Meaty viewing and no turkeys
3pm All Our Yesterdays
A look back at the archives of years gone by, examining some of the quaint and outdated educational theories of yesteryear.
First, the 1950s and 60s, as the use of phonics is gaining ground for teaching children to read. Then it is fast forward to the 1980s, when the Conservative government lays out controversial plans that will allow schools to opt out of local authority control.
3.30 Education Today
An examination of today's most forward-looking educational theories.
First, it's the amazing success being achieved through the innovatory use of phonics for teaching children to read. Then we examine the Labour government's controversial plans that will allow schools to opt out of local authority control after they repealed the first set of legislation and made all opted-out schools come under local authority control in the late 1990s.
4.00 Antiques Roadshow
Introduced by Mary Warnock and recorded in the attractive grounds of Clermiston Gardens.
A fascinating look at the totemic policies of bygone eras as a teacher submits a copy of the 1976 Warnock Report that he's found in his loft, and asks, "Is it worth anything today?"
"Not really," says Lady Warnock as she leafs through the dusty pages. "I mean, all this stuff about inclusion into mainstream education of every child with every kind of educational support needs would cause an uproar in these more enlightened times. Imagine the problems of severely disturbed children disrupting lessons. Thank goodness we've moved on to realise that it was really a bit over the top, as I explained recently in my GTC Scotland lecture."
4.45 Play Your Cards Right (2005 Version)
Anton Colella is the guest presenter on this "examination upgrades" edition of the popular quiz show.
Our genial host asks the contestants the big question: "If you miss your examination what are your chances of an upgrade? Firstly, what are your chances in an independent school or a large comprehensive in a leafy suburb?" "Higher!" the audience shouts excitedly."And what if you're in a mid-size comprehensive or a small rural school?" "Lower!" they scoff disparagingly."And finally," he builds them up to a climax, "what are your chances if you're in a grotty comprehensive that's about to close due to falling rolls?" "Bugger all!" they guffaw.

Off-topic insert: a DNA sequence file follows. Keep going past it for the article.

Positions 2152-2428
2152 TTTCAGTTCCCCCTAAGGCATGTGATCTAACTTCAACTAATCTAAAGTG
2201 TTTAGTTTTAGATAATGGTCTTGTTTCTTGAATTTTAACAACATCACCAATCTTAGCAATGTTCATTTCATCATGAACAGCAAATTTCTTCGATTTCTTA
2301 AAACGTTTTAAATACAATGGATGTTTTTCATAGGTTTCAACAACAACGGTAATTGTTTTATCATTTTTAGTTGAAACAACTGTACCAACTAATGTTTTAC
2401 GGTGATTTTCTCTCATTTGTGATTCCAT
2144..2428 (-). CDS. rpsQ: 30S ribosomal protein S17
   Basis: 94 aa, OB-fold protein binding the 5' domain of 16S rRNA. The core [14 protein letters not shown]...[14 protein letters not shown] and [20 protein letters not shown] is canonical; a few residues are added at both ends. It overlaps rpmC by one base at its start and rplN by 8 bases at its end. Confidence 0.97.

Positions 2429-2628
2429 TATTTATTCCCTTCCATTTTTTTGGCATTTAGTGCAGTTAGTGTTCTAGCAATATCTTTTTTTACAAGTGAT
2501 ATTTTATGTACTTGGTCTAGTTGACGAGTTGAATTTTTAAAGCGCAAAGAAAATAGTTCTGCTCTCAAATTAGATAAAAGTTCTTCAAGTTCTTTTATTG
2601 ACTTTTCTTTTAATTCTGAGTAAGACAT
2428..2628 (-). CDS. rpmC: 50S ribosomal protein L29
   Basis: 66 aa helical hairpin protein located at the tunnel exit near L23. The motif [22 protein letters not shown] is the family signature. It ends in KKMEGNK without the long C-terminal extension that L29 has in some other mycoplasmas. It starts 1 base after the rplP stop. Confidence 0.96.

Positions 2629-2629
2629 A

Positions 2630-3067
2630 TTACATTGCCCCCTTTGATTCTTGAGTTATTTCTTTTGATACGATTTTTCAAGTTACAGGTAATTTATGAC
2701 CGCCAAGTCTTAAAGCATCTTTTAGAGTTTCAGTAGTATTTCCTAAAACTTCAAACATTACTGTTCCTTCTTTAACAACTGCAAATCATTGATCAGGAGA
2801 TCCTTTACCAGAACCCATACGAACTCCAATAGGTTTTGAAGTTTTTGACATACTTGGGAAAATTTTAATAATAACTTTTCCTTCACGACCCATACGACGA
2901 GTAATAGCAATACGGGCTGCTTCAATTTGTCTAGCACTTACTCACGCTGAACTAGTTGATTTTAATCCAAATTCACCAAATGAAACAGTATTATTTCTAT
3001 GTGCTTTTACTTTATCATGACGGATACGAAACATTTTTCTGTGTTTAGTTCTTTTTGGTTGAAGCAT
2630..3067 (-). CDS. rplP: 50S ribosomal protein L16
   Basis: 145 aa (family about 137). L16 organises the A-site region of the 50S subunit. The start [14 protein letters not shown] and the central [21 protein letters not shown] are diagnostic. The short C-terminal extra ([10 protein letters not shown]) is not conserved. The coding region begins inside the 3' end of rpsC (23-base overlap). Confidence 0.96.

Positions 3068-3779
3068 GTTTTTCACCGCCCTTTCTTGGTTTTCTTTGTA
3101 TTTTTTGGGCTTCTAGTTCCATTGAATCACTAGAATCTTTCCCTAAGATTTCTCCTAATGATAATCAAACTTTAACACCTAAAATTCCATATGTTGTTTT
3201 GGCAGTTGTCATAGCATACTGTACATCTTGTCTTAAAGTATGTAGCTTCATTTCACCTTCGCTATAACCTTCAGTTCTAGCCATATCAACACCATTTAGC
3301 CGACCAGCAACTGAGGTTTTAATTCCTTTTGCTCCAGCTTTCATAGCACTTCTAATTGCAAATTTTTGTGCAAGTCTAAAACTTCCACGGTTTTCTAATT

This programme may be cancelled due to an SQA interdict.
5.15 Gordon Ramsay's F Word
Gordon Ramsay advises teachers whose pupils endlessly use the F word to insult them.
"In my view," he explains, "the best way to deal with kids who tell teachers to eff off is for the teachers to tell the kids to eff off. Kids respond to adults who stand up for themselves against effin' bullies. It's the only way to get them to effin' respect you."
5.45 A Question of Sport
An anxious parent asks a panel from SportScotland: "Why, despite having Pounds 24 million pounds spent on appointing school sports co-ordinators since last January, has my Primary 7 son never had a competitive game of football during his entire school career?"
6.15 45 Up
The latest instalment of this award-winning documentary series. Tonight's episode focuses on "Lucky Jack", a cheeky chappie misbehaving during that original black-and-white episode 40 years ago when we took the kids to Calderpark Zoo, and an even cheekier chap some 20 years later when he was an up-and-coming maths teacher. At the age of 40, he was in charge of the country's education policy, and in this episode he's risen even higher.
As the producer comments at the end of the programme: "Give me a child until he is seven - and these days, frankly, you wouldn't believe what he can achieve with the right spin doctors."
7.00 The Money Programme: Assessment is for Earning
An adviser who's taken early retirement explains how easy it is to make money as an educational consultant.
"It's great," he enthuses. "I've got a lump sum, a handsome pension, and can charge pound;500 a day for giving out the same old spiel to a different audience every day on why they should be using formative assessment instead of summative assessment. And best of all, I don't have to implement any of it myself."